APCC 2017 – Prof Christopher Coombs
Prof Christopher Coombs discusses his exciting preliminary results of femoral nerve grafting to treat erectile dysfunction after radical prostatectomy.
Talking Urology podcast transcript
APCC 2017 Interviews - Christopher Coombs
A/Prof Nathan Lawrentschuk: I’m here with Professor Christopher Coombs from the University of Melbourne who’s been today presenting his very novel and interesting study regarding recovery of erectile function for men after a radical prostatectomy using nerve grafts from the femoral nerve. So Chris, would you just like to summarize for us what you presented here today?
Christopher Coombs: So what we’ve done is we’ve presented a pilot study of 10 men who have had this surgery. Of those 10 men, eight of them have had restoration of erectile function, four of them spontaneously, four of them with pharmacological supplementation.
Nathan: Are there any downsides Chris in terms of complications potentially operating on the femoral nerve?
Chris: There has been no downside from operating on the femoral nerve. They do get predictable numbness in their feet from harvesting their sural nerve grafts and we’ve had one with an infection.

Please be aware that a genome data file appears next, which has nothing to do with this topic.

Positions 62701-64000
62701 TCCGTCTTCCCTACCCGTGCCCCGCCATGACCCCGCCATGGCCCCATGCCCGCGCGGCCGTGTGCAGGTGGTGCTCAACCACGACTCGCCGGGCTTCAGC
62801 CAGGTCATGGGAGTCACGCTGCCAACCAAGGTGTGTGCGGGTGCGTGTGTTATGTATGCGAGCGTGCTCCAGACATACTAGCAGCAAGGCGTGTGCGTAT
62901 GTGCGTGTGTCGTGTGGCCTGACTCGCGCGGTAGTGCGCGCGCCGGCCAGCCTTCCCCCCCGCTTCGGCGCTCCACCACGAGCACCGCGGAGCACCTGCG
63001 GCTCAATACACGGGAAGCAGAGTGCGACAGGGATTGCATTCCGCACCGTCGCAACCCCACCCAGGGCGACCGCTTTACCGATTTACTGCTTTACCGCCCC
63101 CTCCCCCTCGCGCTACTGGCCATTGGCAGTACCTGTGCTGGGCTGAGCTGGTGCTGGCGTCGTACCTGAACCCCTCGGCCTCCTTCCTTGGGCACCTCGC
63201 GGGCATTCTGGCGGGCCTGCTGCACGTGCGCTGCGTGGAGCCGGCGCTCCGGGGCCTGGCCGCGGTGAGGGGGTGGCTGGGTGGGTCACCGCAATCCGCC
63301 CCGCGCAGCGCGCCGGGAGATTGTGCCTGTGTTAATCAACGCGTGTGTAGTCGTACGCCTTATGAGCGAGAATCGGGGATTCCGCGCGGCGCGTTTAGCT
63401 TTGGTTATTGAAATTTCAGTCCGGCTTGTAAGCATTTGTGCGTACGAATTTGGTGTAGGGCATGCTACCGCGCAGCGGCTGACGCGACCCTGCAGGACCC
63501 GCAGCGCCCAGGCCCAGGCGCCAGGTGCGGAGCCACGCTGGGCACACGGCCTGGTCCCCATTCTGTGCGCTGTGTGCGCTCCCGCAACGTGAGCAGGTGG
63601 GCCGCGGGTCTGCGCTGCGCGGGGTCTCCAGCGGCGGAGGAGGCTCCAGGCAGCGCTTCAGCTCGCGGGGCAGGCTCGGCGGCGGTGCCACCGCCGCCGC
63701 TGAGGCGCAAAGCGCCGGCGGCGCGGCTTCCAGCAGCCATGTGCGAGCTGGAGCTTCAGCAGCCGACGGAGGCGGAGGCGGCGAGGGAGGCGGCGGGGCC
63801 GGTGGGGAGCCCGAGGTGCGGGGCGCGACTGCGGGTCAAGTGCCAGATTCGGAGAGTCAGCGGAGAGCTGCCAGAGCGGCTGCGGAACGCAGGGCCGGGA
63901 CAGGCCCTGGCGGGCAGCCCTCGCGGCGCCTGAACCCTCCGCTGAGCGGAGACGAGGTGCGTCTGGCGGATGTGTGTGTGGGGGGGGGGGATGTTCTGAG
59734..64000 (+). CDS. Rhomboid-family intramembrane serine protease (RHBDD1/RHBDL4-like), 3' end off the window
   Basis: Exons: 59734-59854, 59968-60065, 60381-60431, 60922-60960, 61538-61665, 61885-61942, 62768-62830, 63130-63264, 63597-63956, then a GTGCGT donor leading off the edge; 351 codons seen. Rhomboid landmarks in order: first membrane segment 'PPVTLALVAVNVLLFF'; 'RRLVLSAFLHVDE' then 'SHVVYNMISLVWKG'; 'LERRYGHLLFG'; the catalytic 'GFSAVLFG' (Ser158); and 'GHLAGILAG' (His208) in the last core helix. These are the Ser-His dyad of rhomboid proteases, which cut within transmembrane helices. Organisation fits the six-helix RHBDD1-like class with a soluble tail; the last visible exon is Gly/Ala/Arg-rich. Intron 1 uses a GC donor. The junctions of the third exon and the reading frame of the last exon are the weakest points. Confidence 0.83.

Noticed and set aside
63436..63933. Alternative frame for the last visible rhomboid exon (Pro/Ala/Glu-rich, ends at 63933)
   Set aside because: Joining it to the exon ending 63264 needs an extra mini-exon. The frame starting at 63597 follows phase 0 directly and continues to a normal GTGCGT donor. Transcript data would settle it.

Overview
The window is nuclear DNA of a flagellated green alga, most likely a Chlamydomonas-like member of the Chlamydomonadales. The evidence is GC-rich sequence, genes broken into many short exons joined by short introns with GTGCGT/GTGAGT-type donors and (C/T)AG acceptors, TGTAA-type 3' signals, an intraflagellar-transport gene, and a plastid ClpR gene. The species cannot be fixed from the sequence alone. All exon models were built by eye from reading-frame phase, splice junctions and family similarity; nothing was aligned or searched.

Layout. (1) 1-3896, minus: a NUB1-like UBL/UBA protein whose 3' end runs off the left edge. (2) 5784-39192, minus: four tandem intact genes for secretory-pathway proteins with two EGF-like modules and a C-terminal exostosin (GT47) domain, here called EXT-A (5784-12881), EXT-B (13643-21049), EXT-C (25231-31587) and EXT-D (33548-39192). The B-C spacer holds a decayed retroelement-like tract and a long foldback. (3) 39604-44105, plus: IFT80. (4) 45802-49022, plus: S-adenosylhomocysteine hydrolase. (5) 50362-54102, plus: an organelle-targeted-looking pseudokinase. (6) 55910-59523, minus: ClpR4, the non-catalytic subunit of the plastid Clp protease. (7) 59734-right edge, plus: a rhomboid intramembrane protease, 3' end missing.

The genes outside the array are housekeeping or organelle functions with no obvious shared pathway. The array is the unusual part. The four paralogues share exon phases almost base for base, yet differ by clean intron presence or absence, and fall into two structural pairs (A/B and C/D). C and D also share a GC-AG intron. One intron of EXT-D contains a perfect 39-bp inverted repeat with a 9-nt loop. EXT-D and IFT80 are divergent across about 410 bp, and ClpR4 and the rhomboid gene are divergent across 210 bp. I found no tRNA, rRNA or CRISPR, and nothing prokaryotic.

Nathan: Typically how long does it take men to recover after the surgery?
Chris: Recovery, because nerve regeneration is slow, nerves grow at a millimeter a day, they usually they don’t notice too much until six month and then usually by a year they have their result, and some have been functional in nine months.
Nathan: So where do you see the future of your study from here?
Chris: Well what I think we need to do is to see, we’ve only done 10, we need to have a bigger cohort and ensure that those figures hold up. And then I think that there’s, this could be a disruptor in fact for penile rehabilitation for patients who have got established impotence post radical prostatectomy.
Nathan: And just finally, how does your procedure or your approach differ from the published data from Brazil for example?
Chris: The Brazilians use a sensory nerve graft and a motor nerve graft. We just use a motor nerve graft but we handle the coaptation differently which increases the amount of nerve regeneration into the nerve graft. So you’ll end up with more axons coming into the penis.
Nathan: Fantastic! Thanks Chris. Thanks for your time today.
Chris: Alright! Thanks Nathan.